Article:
Private health care is far from a cure-all

Interest-free financing is available, full-page announcement proclaims. But the advertiser doesn’t sell cars or sofas. This is Spire, one of the UK’s leading private hospital groups.

A growing number of Brits are turning to private health care as frustration over the country’s state health service grows. In its half-year results earlier this month, Spire said it expects “a significant increase in demand for health care” as the waiting list for NHS treatment has increased to nearly seven million.

Only about a fifth of Spire’s revenues come from so-called “self-payers”. Nearly half come from insurers who pay for treatment under private medical plans.

Many employers in the professions, including the Financial Times, offer private medical insurance as a job benefit. The employee is only subject to a benefit-in-kind tax and can often add other family members at an additional cost taken directly from the salary.

The Eley family is a repository of knowledge about this growing business. Unfortunately, there is a lot of diseases in my family. My wife has suffered from various life limiting autoimmune conditions for more than a decade and more recently both of my children have had serious health problems.

Well-meaning colleagues often ask if we are covered by the corporate health scheme, as if that coverage solves everything. We are. And on many occasions over the years he has saved us. But that’s not the answer to everything.

As with any other form of insurance, the first question is what is covered. This is dictated as much by costs and risks for the insurer as by clinical priority.

In very general terms, acute conditions are covered but chronic conditions are not. So for me it was great to do six physiotherapy sessions on a knee that I damaged while running (acute).

But my wife is not receiving any treatment for a connective tissue disorder that leaves her in debilitating (chronic) pain for weeks.

This is particularly frustrating because the NHS has an irregular history of treating chronic conditions, even if you decide to make them acute by reporting to your local emergency room.

Insurers often have an annual limit for outpatient care, dictated by the terms of the employer’s contract with them. Ours does not tend to change much every year, although unfortunately the fees of consultants change, and only in one direction. Inpatient treatment is less restrictive, probably because statistically you are less likely to need it.

Accessing private healthcare isn’t just about rocking Harley Street. If an insurer is paying, you will usually need a referral from your GP.

When you have seen your counselor, he will typically send a letter to your GP (like lawyers, doctors like to do things freehand) and any ongoing medication will usually be prescribed by your local practice. You never completely escape the 8am rush for a doctor’s appointment.

Seeing a private consultant is seeing how the other half lives. After a proper cup of filter coffee and a glance at the newspapers in a quiet, clean waiting room, get the undivided attention of a specialist for 40 minutes or more.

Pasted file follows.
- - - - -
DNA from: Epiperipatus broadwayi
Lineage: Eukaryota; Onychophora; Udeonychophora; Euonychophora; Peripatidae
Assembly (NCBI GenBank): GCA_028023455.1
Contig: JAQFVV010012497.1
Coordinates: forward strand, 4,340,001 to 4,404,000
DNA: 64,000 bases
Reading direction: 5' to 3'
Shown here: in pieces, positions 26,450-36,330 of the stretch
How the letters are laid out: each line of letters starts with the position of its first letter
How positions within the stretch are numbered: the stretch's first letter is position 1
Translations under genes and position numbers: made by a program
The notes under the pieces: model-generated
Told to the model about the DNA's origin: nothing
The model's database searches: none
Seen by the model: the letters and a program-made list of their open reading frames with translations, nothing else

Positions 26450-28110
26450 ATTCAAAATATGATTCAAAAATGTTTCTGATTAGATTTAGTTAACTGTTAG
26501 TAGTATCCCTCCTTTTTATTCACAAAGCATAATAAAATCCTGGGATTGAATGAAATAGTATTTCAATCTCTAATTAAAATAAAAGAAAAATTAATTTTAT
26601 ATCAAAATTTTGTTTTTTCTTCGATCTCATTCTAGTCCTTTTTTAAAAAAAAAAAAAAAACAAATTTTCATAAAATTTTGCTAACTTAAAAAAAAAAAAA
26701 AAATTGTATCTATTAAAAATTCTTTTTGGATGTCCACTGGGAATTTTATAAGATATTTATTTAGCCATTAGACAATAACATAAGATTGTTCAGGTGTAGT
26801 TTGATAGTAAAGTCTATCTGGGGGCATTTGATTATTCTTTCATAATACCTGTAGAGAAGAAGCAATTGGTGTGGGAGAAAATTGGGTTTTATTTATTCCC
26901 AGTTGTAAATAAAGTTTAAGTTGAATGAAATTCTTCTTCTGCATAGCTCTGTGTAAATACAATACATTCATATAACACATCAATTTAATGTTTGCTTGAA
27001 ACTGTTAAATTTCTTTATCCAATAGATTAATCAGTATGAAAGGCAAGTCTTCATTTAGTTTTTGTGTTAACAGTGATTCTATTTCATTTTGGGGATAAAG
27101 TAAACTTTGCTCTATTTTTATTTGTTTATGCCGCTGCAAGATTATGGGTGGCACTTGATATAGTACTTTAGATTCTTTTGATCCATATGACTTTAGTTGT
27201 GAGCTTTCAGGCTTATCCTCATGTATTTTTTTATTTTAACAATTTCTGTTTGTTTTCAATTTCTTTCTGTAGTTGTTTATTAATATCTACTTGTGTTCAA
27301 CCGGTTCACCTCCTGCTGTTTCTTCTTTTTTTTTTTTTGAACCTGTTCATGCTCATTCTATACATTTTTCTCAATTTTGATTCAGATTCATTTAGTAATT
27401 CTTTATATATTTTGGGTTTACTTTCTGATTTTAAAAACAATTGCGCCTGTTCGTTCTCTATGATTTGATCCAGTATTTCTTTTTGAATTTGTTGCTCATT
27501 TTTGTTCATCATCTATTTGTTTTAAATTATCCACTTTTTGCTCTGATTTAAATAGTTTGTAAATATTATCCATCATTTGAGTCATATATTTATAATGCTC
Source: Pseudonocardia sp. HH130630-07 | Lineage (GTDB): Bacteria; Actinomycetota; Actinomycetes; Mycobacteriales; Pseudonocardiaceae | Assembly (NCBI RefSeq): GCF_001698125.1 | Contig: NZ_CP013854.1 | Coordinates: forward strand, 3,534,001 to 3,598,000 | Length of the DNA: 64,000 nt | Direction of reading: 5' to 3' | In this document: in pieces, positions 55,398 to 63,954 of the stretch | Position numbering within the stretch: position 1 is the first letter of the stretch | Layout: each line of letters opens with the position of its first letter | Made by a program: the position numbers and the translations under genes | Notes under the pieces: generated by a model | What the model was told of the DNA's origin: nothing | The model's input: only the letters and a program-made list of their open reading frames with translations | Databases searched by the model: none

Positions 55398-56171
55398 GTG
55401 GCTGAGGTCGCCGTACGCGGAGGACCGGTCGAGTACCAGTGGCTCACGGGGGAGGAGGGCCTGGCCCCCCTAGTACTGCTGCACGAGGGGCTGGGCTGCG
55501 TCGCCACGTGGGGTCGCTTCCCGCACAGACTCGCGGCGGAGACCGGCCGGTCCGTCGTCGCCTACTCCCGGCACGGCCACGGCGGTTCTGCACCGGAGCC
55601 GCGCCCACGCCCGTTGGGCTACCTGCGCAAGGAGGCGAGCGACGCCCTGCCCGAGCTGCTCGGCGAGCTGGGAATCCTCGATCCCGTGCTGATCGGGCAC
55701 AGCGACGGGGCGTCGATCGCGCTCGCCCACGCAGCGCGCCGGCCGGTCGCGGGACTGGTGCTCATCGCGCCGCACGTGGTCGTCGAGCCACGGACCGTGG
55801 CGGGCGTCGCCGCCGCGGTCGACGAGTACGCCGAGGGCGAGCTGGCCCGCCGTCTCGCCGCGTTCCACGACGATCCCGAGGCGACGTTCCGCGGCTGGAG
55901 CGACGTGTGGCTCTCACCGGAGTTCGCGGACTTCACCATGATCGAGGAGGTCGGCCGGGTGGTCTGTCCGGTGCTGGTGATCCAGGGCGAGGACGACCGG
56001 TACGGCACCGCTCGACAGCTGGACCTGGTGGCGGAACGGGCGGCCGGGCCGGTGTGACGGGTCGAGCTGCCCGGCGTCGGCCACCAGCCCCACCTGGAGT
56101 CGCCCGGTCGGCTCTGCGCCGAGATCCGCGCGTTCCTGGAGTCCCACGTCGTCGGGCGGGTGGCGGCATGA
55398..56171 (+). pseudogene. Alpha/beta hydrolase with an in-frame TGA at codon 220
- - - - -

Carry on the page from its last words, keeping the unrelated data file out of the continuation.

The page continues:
Hospital stays are equally pleasant. It’s a whole world away from the state sector with its long waits, often run-down facilities, terrible food, and overworked staff.

You will be brought back down to earth by diagnostic tests which usually follow a consultation. These can be extraordinarily expensive. Last year, my daughter unknowingly exhausted her entire annual outpatient budget in one visit to a Spire facility.

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We asked the hospital why they did not inform her in advance of the costs for the various tests and were told that this was not possible due to “commercial confidentiality”. Different insurers are charged different prices, so everything must remain hidden.

The same question was posed to the insurer, who told us it was the patient’s responsibility to ensure that all examinations are within the annual limit or to remedy the deficit.

Understood? The patient must ensure that he does not over order from a menu that has no prices. No one in the private care sector seems to think this surprising lack of transparency is a problem.

Sometimes it is possible to do blood tests on the NHS. But this requires the cooperation of both the counselor and the general practitioner and you will have to organize them yourself.

In fact, private care implies that you, the patient, are in charge of quite a bit of organization in general. Although bills are usually sent directly to the insurer, there are many other administrations. Just like in the state sector, everything moves at a slower pace and phone wait times for our insurer’s helpline currently rival that of our local doctor’s office.

There is also a certain degree of negotiation, given all the rules and limits. One morning, on the day of a rather heavy eye surgery, my wife was on the phone with the insurer discussing whether or not the anesthetist’s fee was included. She was, but not without a fight.

Private healthcare has been good for us and we cannot complain that we have not benefited from the annual cost (over £ 2,000, if one includes the benefit in kind).

But ultimately it is a for-profit service provided by shareholder-owned companies and, inevitably, that means compromises with clinical priorities. It fills some of the gaps in a state service that is perpetually resource hungry and subject to constant political interference. Just not all.

Jonathan Eley is FT’s retail correspondent. E-mail: [email protected]; Twitter: @JonathanEley

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